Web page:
Weddings Canceled Due To Coronavirus Outbreak

Ryan Dias and Bailey Bright planned to have their big dream wedding in North Shore, Oahu, on May 23. They had to cancel their wedding due to the coronavirus outbreak. The venue, flowers, dresses, and every little detail was paid and now it was all for nothing, Bright said. Families and friends from all over the world like the Philippines, California, Guam, Louisiana, Japan, and Bali were planning on flying in. 

“Us and our families put a lot of money and time into making our dream wedding,” said Bright, the 21-year-old from Redding, Calif. “I’m disappointed and probably more sad than Ryan because I’ve been the one doing the planning and Ryan respects what I want and vision. This has just been a really difficult time for us and I can’t wrap my mind around this. We had family and friends flying in and booked their flights months in advance. It’s just mind blowing.” 

“I’m sad about all of this too but I understand this is hitting Bailey harder,” said Dias, a 24-year-old from Oahu. “Everything that was planned was what she wanted and it was her dream. We are trying to take this step-by-step with contacting people and canceling things and updating our family members and friends. It hasn’t been easy, and the safest decision we came up with is to elope in September.”

Every day has at least one new story about a couple having to cancel or postpone their wedding due to the coronavirus. The local wedding businesses are getting hit hard, according to KHON2, on March 19. Pushing through the disappointment, some couples have found a way to get their dream wedding while some won’t be getting married till next year.

Kiana Akela and Haweo Cadoc planned for their big dream summer wedding on May 24. Akela and Cadoc are both from Oahu. Due to the stay-at-home order they had to cancel their wedding at Kualoa Ranch. They plan to still get married on their set date, while Zooming with all their loved ones to watch.

“Of course we are sad we can’t have our in-person wedding,” said Haweo Cadoc, the 27-year-old from Oahu. “We just want our family and friends safe, even if that means canceling our wedding. Zooming with everyone will have to do. Hopefully when things start to die down and somewhat go back to normal, we’ll have our reception.”

With the wedding industry taking a hit, vendors are being forced to lay off or furlough employees to stay afloat. Hawaii has long been a prime destination for weddings with its idyllic weather, scenic landscapes and diverse cuisines. Photographers, catering companies and wedding planners are among the thousands of wedding vendors across the state. Financial strains have spring cancellation or pushed back to a later date because of mandated government orders in place to slow the spread, according to Honolulu Star-Advertiser, on April 30.

Lei Barron owns her own party planning company called Lei’s Planning. Barron started Lei’s Planning when she was 23 years old and has been open for six years. She opened her business to originally plan weddings. Ever since Barron was young, she loved seeing people happily in love and partying their hearts out for one special day. Barron also plans other types of parties like birthday parties, baby showers and gender reveals Before the outbreak she was planning five parties and now four are canceled, while one is being put on hold. One was a baby shower, and four were a wedding.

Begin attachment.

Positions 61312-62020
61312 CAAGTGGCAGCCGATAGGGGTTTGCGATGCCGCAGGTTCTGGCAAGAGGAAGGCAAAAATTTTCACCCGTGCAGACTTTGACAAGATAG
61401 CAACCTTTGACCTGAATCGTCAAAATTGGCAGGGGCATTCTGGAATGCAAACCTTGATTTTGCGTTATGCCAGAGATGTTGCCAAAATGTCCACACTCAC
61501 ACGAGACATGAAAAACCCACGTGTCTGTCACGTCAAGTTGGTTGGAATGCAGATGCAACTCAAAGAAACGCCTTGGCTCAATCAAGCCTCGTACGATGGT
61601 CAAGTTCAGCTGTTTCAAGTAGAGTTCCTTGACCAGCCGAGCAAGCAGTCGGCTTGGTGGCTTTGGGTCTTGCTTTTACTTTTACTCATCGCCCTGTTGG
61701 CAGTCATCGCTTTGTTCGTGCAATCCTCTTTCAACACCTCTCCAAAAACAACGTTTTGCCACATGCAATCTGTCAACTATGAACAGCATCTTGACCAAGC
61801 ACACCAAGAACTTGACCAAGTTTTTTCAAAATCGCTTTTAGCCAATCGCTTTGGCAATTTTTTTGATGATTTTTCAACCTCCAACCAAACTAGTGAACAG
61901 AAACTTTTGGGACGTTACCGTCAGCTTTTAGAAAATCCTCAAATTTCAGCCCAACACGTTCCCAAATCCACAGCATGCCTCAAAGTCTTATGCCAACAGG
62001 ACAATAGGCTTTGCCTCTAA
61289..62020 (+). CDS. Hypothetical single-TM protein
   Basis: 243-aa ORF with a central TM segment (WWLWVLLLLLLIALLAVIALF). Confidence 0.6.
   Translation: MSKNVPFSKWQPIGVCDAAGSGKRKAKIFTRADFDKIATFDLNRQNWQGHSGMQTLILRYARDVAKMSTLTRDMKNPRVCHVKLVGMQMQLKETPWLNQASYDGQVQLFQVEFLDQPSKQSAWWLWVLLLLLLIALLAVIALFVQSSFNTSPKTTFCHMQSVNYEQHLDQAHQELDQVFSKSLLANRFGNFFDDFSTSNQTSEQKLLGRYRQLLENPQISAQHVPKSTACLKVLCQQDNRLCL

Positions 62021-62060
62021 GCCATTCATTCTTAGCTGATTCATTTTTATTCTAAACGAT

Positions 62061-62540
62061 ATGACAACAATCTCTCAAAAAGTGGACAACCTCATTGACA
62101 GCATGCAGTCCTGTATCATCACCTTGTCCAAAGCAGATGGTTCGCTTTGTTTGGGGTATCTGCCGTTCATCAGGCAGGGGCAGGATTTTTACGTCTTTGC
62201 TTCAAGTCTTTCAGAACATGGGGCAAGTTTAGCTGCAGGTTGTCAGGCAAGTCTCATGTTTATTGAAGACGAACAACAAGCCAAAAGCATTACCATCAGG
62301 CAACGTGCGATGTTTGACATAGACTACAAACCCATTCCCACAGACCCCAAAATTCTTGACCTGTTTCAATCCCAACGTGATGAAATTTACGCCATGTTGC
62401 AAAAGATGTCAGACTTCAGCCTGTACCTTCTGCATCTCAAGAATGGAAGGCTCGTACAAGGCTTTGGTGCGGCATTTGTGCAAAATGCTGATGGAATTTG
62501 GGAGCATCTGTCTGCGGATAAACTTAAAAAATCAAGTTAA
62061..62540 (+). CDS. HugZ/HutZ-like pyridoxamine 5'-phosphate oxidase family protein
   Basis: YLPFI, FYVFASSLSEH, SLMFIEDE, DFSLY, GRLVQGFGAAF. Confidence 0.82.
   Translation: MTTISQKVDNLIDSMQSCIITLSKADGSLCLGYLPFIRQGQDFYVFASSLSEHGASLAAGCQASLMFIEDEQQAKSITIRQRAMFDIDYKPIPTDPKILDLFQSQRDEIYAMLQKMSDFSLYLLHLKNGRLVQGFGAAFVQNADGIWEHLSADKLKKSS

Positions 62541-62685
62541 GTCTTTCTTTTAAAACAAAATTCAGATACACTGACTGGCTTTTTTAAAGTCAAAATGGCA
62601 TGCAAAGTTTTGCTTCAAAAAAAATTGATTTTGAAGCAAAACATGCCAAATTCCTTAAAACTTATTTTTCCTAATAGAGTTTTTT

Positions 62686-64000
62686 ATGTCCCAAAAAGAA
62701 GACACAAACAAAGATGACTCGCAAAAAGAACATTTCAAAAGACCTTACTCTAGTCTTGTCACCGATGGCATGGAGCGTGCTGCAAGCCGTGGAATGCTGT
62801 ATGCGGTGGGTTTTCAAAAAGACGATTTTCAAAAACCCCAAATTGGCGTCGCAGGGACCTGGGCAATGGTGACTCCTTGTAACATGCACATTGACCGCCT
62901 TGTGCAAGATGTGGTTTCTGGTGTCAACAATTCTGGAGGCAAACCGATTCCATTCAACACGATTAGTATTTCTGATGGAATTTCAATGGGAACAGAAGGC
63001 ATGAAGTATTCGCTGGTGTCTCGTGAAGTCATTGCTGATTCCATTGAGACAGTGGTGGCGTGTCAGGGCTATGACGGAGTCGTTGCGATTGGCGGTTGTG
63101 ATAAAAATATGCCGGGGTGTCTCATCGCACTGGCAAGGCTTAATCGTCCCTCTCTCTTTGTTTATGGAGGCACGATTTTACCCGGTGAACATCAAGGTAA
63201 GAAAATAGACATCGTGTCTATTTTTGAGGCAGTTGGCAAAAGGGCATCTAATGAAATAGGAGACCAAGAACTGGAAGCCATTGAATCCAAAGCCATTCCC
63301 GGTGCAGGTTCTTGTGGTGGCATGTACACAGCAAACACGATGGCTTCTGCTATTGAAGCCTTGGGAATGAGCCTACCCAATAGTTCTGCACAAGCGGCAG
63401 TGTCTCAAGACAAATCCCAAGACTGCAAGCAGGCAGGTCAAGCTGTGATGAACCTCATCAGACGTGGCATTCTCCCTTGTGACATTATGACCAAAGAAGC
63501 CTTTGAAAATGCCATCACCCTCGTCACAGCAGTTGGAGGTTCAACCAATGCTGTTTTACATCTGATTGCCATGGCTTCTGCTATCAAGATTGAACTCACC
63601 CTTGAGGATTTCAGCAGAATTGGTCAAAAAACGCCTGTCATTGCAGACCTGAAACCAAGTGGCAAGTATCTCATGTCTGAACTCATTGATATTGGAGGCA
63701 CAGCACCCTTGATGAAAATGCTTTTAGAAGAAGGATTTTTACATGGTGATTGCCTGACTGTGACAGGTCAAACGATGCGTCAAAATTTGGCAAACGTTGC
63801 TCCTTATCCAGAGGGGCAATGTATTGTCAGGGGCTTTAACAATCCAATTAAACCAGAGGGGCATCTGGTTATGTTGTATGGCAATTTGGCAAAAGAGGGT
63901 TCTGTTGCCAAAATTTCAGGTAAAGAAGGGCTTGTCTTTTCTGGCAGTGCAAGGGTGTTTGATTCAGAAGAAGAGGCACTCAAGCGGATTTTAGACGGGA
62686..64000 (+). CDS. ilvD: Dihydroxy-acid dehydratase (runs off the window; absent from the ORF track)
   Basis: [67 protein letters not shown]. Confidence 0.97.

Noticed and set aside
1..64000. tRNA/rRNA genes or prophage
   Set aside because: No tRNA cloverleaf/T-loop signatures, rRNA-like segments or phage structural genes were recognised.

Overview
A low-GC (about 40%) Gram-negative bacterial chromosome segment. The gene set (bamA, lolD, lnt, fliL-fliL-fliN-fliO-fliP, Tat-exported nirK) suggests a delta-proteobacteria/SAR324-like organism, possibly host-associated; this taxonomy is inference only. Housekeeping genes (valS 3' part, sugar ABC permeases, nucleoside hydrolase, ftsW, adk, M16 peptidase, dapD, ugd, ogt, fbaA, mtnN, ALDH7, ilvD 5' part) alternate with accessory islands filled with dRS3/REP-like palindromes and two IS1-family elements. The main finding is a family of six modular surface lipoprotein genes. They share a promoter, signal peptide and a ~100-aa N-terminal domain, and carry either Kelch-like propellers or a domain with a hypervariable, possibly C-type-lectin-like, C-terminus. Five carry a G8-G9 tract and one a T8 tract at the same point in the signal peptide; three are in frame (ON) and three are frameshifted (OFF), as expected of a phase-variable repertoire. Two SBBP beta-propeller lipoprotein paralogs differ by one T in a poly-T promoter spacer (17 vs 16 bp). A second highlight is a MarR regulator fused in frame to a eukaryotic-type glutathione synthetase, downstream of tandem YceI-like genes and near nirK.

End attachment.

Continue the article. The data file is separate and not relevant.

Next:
Only one of the weddings Barron is in charge of is still in the works. She FaceTimes with the her clients and plans to have future meetings at her house. Business is slow at the moment, which is odd for Barron because this is the busiest season yet, she said. Summer weddings are popular here in Hawaii and summer luaus. Last year she planned 23 summer weddings and 13 luaus.

“Money is tight at the moment,” said Barron, a 29-year-old from Oahu. “I have an assistant, and I’m still paying her, but for the most part I do everything myself. I hire vendors and staff for the day of the parties but it’s not like I have them on payroll. So, so far I’ve been serving and I have been told by family and friends that they want me to plan their after social-distancing parties. I bet tons of parties are going to go down after this stay-at-home order.”

Brianna Selau is one of the many brides whose wedding might not happen. The stay-at-home order here in Hawaii has been extended till the ending of May. Selau and her wedding planner Barron have been planning her wedding for about a year and half now. Selau and her fiancé haven’t decided if they want to move the date to later or elope. June 3 is supposed to be Selau’s wedding date but at look of things it might not happen she said. 

“I’m not sure what we are going to do,” said Selau, the 25-year-old. “Our wedding is in June. If this stay-at-home order goes on any longer, we won’t be able to have our wedding on the beach. We have come such a long way with planning everything and now it’s all a waste. It’s honestly a depressing time for me.”